Recycling construction and demolition waste has substantial environmental benefits
The environmental benefits of recycling construction and demolition waste (CDW) are considerable, even after accounting for the impacts of the recycling process itself, research confirms. By assessing CO2 and energy use at a large-scale recycling plant in Portugal, reseachers have shown that, over its 60-year lifespan, the CO2 emissions prevented will be ten times as much as those produced, and eight times as much energy will be saved, than is used.
Recycling is thought to be a vital part of reducing the environmental impact of the construction industry. However, the recycling process uses energy and emits CO2 which must be balanced against any savings. For example, CO2 is emitted when waste is transported from demolition or construction sites to recycling plants, and energy is needed (which also leads to CO2 emissions) to run machinery that sorts and processes the waste.
In this study, researchers focused on a single large-scale construction and demolition waste recycling plant in the metropolitan area of Lisbon, Portugal. This plant receives mixed CDW materials, which are then separated into waste types, such as concrete aggregates, metals, paper and plastics. They calculated the environmental impacts of different aspects of the process, which were measured either in emissions of CO2 in tonnes (other greenhouse gases were included, but measured in terms of impact equivalent to tonnes of CO2) and primary energy expenditure (energy contained/produced at power plants), measured as the equivalent to tonnes of oil.
Three forms of environmental impact were considered: ‘incorporated’, ‘operational’ and ‘transport-related’. ‘Incorporated’ impacts were the energy and CO2 emissions which arose from the production of all buildings and machinery needed for the plant. ‘Operational’ impacts were mainly made up of the electricity needed to run machinery, as well as some emissions from some diesel-powered engines used in the sorting process. Finally, ‘transport-related’ impacts were the result of transport of waste, both from the demolition or construction site to the plant, as well as from the plant to recycled materials processors or landfill sites.
The data for these different impacts were based on a number of detailed estimates. For example, the researchers calculated the weight of steel used to produce sorting machines with estimates from previous studies and government databases of primary energy consumed and CO2 emitted in the production of the steel used to produce each machine.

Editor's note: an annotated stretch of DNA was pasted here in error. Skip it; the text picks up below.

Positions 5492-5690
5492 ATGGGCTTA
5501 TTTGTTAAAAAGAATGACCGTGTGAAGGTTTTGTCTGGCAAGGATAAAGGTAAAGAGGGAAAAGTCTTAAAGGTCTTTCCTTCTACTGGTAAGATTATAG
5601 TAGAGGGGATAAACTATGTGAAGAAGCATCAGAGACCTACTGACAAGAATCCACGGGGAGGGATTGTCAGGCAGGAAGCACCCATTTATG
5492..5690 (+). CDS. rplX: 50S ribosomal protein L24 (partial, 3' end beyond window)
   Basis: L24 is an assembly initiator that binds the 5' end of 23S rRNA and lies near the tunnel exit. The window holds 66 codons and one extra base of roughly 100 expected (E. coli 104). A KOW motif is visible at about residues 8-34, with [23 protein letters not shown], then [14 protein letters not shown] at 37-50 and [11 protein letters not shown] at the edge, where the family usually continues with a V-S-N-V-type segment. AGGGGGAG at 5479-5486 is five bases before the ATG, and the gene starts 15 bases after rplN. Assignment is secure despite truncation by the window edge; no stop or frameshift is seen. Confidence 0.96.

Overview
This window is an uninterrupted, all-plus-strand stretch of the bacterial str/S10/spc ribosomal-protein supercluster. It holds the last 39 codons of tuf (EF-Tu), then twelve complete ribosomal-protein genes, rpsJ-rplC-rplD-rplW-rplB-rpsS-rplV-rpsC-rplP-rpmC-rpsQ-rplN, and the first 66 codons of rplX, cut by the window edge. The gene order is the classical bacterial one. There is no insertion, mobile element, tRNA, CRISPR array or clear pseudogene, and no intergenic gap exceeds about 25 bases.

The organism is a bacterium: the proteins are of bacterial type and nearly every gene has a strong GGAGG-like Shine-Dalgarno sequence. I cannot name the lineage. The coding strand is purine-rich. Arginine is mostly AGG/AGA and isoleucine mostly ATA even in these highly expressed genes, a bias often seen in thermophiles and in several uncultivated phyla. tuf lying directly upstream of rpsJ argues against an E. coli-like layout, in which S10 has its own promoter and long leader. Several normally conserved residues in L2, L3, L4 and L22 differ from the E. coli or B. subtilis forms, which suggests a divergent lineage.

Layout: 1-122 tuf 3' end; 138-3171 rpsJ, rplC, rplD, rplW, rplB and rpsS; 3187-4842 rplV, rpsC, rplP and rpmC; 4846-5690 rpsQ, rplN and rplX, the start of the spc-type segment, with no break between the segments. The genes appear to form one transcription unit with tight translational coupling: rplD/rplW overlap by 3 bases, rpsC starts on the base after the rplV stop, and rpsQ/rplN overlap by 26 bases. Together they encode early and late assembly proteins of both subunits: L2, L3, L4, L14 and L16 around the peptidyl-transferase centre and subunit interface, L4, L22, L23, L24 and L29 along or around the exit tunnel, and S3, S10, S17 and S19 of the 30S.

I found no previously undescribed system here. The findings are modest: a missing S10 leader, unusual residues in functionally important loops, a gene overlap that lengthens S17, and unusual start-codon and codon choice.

The results demonstrated that the environmental benefits of the plant vastly outweighed its impacts. Over a standard 60-year lifespan, it was predicted to produce 135.4 thousand tonnes of CO2. However, it prevented emissions of 1465 thousand tonnes, more than ten times that produced. Similarly, although the plant was predicted to use energy equivalent to 71.4 thousand tonnes of oil, it conserved 563 thousand tonnes, approximately eight times as much. These environmental benefits can only come to be, however, if the output materials produced by the recycling facility are effectively sent out and used for the fabrication of new products (especially construction related ones). Transport to and from the plant caused the greatest environmental impact overall, accounting for 54% of CO2 emissions. The researchers suggest that energy-saving or CO2-reduction measures targeted at the transport phase would an effective way of reducing the impact of recycling plants, possibly through the use of electric vehicles.
The researchers caution that the results are simplified because they include only CO2 emissions and energy use. However, these are thought to be the primary environmental impacts of recycling plants such as this. Overall, they conclude that this study demonstrates the substantial environmental benefits to be gained by recycling construction and demolition waste.